victor steinbok aardvark66 at GMAIL.COM
Fri May 13 20:08:00 UTC 2011

Curious about something here. OED entry for adj. sweet:

3. d. Of milk: Fresh, not sour: see sweet milk n. at Compounds 1a.
> 1812    J. Sinclair Acct. Syst. Husb. Scotl. i. 105   The milk can be sold
> sweet, as taken from the cow.

What I am curious about is why this is different from 3.b. in the sense for

3. b. spec. Of water: Fresh, not salt. Also of butter: Fresh, not salted.
> (Cf. Germansüsswasser, French eau douce, etc.) See also sweet water n.

OK, so this one is about salt (in or out). Fine. But what about "sweet
cream"? This is perfectly contemporary meaning.  From Wiki:

Cream skimmed from milk may be called "sweet cream" to distinguish it from
> whey cream skimmed from whey, a by-product ofcheese-making. Whey cream has a
> lower fat content and tastes more salty, tangy and "cheesy".

I've always thought that "sweet" was in distinction from "sour", which might
encompass such things as whey cream, crème fraîche or crema, and, of course,
sour cream. Whatever the case, this particular use of "sweet" is missing.


> sweet not sour cream your grandmother was probably referring to her days
> and recipes when they separated milk, too much cream became sour cream and
> they had recipes to use this. Light or heavy cream should work as not always
> did the cow produce the same amount of cream per pail, hope this helps post
> the recipe please.


> Oh yeah, sweet cream is fresh cream, as opposed to sour cream. The recipe
> lets you use either sour cream or heavy cream (or whipping cream).

Here's why there is a problem with simply assuming that butter without salt
is "sweet butter", as opposed to the standard commercial term "unsalted
butter" (I am not trying to explain that one!). Again, from Wiki:

Butter made from pasteurized fresh cream is called sweet cream butter.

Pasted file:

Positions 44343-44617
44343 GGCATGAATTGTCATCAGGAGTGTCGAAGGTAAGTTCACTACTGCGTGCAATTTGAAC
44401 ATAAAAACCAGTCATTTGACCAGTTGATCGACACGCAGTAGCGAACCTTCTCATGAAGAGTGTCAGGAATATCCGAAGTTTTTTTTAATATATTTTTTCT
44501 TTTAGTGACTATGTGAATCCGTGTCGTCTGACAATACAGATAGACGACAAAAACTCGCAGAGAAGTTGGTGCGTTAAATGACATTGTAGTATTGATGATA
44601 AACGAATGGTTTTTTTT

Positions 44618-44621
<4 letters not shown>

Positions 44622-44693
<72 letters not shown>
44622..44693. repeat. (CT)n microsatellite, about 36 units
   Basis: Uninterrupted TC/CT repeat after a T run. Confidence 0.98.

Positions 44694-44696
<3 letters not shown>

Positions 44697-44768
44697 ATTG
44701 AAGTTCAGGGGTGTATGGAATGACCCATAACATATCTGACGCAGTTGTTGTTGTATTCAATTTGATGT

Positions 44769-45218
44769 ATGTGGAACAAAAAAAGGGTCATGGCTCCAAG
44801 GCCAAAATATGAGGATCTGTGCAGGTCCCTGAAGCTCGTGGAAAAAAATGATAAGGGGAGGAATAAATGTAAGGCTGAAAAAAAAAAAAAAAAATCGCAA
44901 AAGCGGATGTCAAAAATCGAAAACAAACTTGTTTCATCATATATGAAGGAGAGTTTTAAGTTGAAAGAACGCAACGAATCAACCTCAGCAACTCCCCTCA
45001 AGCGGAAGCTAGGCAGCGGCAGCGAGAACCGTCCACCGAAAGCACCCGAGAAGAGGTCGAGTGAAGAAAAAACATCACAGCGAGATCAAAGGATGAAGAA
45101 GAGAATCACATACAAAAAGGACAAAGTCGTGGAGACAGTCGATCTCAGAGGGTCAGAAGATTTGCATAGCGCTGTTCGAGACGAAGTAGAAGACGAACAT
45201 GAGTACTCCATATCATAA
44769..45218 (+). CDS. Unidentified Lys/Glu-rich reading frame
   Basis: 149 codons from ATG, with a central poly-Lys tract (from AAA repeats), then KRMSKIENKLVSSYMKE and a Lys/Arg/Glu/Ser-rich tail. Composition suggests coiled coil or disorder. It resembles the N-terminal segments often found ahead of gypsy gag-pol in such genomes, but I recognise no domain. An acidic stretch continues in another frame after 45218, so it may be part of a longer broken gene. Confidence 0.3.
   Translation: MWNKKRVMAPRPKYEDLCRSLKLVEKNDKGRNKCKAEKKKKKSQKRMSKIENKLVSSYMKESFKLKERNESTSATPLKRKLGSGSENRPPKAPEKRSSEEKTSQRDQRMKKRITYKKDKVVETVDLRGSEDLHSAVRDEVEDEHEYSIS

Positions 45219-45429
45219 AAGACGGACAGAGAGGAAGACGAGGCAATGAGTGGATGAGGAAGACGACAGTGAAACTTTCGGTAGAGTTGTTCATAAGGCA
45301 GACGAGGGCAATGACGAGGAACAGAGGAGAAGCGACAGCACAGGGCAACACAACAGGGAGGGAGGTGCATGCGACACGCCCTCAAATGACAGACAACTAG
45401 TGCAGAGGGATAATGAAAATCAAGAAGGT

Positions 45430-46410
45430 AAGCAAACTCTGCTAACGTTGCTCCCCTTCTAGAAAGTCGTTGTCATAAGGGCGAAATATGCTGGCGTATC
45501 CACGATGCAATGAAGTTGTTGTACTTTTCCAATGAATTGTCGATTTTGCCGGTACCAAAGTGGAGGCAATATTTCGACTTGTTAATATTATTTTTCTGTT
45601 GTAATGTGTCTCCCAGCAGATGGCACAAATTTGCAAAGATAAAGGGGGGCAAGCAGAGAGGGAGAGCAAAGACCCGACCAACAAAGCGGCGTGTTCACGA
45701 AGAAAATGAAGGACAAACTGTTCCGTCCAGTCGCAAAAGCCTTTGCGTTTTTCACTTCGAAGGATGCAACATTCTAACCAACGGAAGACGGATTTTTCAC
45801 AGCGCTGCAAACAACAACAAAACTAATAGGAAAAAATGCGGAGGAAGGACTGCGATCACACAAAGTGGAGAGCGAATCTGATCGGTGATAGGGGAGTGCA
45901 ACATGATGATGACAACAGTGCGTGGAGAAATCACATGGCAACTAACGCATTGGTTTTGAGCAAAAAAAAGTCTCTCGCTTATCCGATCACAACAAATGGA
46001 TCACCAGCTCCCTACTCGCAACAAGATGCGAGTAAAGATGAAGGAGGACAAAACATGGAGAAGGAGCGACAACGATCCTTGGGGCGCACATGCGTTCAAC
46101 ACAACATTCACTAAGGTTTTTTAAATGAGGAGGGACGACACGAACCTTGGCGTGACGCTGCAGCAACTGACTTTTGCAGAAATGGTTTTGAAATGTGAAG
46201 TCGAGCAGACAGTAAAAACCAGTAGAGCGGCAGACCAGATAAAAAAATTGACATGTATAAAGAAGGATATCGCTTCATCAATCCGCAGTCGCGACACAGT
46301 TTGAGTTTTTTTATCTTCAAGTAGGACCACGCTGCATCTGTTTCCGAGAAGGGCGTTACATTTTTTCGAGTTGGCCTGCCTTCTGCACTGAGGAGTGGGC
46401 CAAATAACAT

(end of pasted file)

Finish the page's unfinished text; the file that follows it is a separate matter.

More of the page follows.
> Production of sweet cream butter first became common in the 19th century,
> with the development ofrefrigeration and the mechanical cream
> separator.[10] Butter made from fresh or cultured unpasteurized cream is
> called raw cream butter.

It's not a giant step from "sweet cream butter" to "sweet butter". And I'm
quite certain that some people use "sweet butter" in this sense, as opposed
to the "unsalted butter" sense. But the important issue is the cream. I'm
less worried about butter.

The pairing "sweet cream" occurs 12 times in OED quotations, including once
under cream. The rest of the locations are mixed, including at least one
completely spurious and one for "sweet cream sherry". At least three times
it occurs as an ingredient in cocktails (yes, OED is your bartending guide

This distinction goes back some time--it's not something that has just come
up. The earliest of the quotations is under jog v. and is from 1664. Not
exactly a novelty.

My other question on "sweet" is the modern use that's unrelated to smell,
taste, etc. There are many other lemmas, but a "sweet car" is a different
thing from "a guinea pig is such a sweet thing", etc. I am not sure how this
one meshes with the rest. I'll leave it to real lexicographers to figure it

Here's the quote that got me started on this today:


> This is one sweet beer, in both senses of the word. Apples and cherries,
> oddly enough, are suggested in the taste, along with orange, ginger, and a
> variety of spices that likely result from the potpourri that Ommegang has
> thrown into the mix. The warming alcohol arrives at the end, and it sticks
> around for a while.


The American Dialect Society - http://www.americandialect.org

More information about the Ads-l mailing list